But in the freeing gifts of God’s promises, he beckons us to something braver, an arena where we are no longer the center. He welcomes us into a reality, where what he promises eclipses what we feel. It does not often feel like victory. The sinless Son of God crucified did not look or feel like a victory. In fact, all across the Bible, obedience rarely ever immediately looks like victory. As 1 Peter relentlessly reminds us, it is suffering that leads to glory for Christ and us (1 Peter 1:6-123:13-4:19).

Believers must actively surmount the evidence to the contrary with the reality of eternal gospel promises. God’s promises are the story of the believer’s life; the challenges, setbacks, and obstacles are but the footnotes of the story. When we fail to see the reality of the promises, we are guilty of what Israel was rebuked for in Isaiah 1-36: attempting to secure hope by stealing from other sources such as alliances with or acceptance from worldly powers. The fear of nations and the fear of man both demonstrate a failure to reverently fear God (Gal. 1:10). 

No matter what you are going through, there is purpose in it. How do you know? Because the greatest act of injustice in the history of the cosmos is the perfect son of God crucified like a guilty sinner. This is a seemingly senseless act, that in the wisdom of God provides the only way we can be saved. We may see rubble but we also see a cross and an empty tomb. This is the nature of faith. It always has been. After all, the Suffering Servant of the Lord tells us, “Behold, I have engraved you on the palms of my hands” (Isaiah 49:16).

Promises, promises. Yes, and Amen!

Editor’s Note: This originally published at Prince on Preaching

Not Much to Be Thankful For

Table Mountain reigns over Cape Town, South Africa. When we first got sight of it from the highway, we were unable to take our eyes off of its stately, presiding presence. Its abrupt cliffs, rising up out of Cape Town on the oceanfront etched its postcard beauty in our minds. As you see, I can get rather poetic about it. But . . .

Not everybody sees it this way.

My first child was with us in the back seat playing with an inexpensive toy. We tried to get him to see this impressive sight but, because he was only eight months old, he wasn’t the least bit interested. Though we begged him to look, he obviously didn’t believe anything worth seeing was out there. He may have not even known what a mountain is, for all I know. Tourists pay thousands of dollars to see this and he couldn’t care less!

Like a child enamored with a small toy when there is so much to see, many people are caught up in such insignificant trifles. They long for sex and cars and honor and possessions as if these are what life is actually about. Even the best of it all is so temporary and circumstantial. So you win a few accolades along the way, and you add to your pile of things—are these really so important?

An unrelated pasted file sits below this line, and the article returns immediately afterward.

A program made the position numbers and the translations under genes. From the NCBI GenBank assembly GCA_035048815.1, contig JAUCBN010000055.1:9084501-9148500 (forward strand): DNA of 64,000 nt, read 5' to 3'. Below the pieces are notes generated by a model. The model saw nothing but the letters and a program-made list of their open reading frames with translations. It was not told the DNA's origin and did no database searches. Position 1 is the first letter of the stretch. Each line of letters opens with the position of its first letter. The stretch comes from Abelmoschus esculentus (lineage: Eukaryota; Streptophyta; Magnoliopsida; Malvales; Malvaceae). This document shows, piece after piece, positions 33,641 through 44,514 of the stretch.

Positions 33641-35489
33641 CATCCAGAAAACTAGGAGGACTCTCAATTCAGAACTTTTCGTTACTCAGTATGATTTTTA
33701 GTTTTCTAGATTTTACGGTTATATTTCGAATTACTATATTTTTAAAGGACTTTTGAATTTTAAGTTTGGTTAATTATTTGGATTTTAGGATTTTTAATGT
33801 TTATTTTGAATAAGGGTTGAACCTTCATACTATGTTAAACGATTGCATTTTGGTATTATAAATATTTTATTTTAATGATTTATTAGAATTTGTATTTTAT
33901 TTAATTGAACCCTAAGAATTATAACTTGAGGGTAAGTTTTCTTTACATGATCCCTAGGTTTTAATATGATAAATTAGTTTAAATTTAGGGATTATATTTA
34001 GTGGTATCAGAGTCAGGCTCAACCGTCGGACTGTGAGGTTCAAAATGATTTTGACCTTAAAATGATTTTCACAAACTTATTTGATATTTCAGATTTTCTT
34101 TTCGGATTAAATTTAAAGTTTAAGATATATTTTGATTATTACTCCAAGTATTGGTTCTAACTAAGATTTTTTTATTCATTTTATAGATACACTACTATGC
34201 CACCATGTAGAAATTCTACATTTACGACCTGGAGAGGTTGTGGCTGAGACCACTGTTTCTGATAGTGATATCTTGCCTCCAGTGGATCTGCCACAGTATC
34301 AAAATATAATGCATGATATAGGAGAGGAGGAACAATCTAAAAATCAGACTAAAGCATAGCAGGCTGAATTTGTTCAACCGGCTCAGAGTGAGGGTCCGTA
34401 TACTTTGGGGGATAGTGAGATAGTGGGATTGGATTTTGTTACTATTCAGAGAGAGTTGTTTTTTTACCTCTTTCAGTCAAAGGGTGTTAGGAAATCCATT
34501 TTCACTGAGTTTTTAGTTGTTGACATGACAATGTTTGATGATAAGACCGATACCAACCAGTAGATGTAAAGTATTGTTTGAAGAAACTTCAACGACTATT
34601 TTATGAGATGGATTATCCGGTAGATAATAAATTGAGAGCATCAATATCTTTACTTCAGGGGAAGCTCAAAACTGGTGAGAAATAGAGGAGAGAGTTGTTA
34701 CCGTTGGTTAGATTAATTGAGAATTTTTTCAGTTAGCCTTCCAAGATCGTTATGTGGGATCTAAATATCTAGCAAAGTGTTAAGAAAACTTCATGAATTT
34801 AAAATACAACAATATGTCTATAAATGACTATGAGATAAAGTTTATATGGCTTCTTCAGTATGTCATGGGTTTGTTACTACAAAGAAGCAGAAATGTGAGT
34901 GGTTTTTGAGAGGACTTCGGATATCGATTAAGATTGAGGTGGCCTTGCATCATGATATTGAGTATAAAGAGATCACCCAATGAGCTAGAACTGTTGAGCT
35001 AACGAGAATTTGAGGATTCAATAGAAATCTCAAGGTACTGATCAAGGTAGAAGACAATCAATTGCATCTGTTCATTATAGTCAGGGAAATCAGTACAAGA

When it comes to Thanksgiving time, such people really have little to be thankful for—not because there is nothing to experience (He even invites people to know Him!), but because they are entirely too enamored with what is only marginal by comparison.

What if you were called on this Thanksgiving to give a report of what you were thankful for? If you could say, not what you ought to say, but what is strictly true, what would come out of your mouth? What makes you really happy?

I once heard a man use the phrase, “the expulsive power of a new affection.” He used it about the story of the woman at the Samaritan well. Jesus promised her a “fountain of water springing up to eternal life.” She was told that she would never thirst again. When she grasped the meaning of this, she immediately “left her water pot” and ran into the city to tell the great news.

She drank of something, someone, so satisfying that she forgot the whole reason for her trip to the well! Someone was more attractive than anything she had ever encountered. And she was a veteran at chasing her cravings. She had married five husbands and was living with yet another man. But her true longings were not met until that encounter with Jesus.

There, outside of the window of your own limited experience is something more fulfilling than you’ve known before, something for which you will be far more thankful if you could only see it.

Christ is that one who satisfies. You don’t just have to take my word for it, or the word of millions of others through the centuries—you may keep on playing with your toys and forget Him if you wish. That’s every person’s prerogative.

But there is much more.

“Whoever drinks of this water will thirst again, but whoever drinks of the water that I shall give him will never thirst. But the water that I shall give him will become in him a fountain of water springing up into everlasting life.” John 4:14

Editor’s Note: This originally published at Christian Communicators Worldwide

Links For The Church (11/23)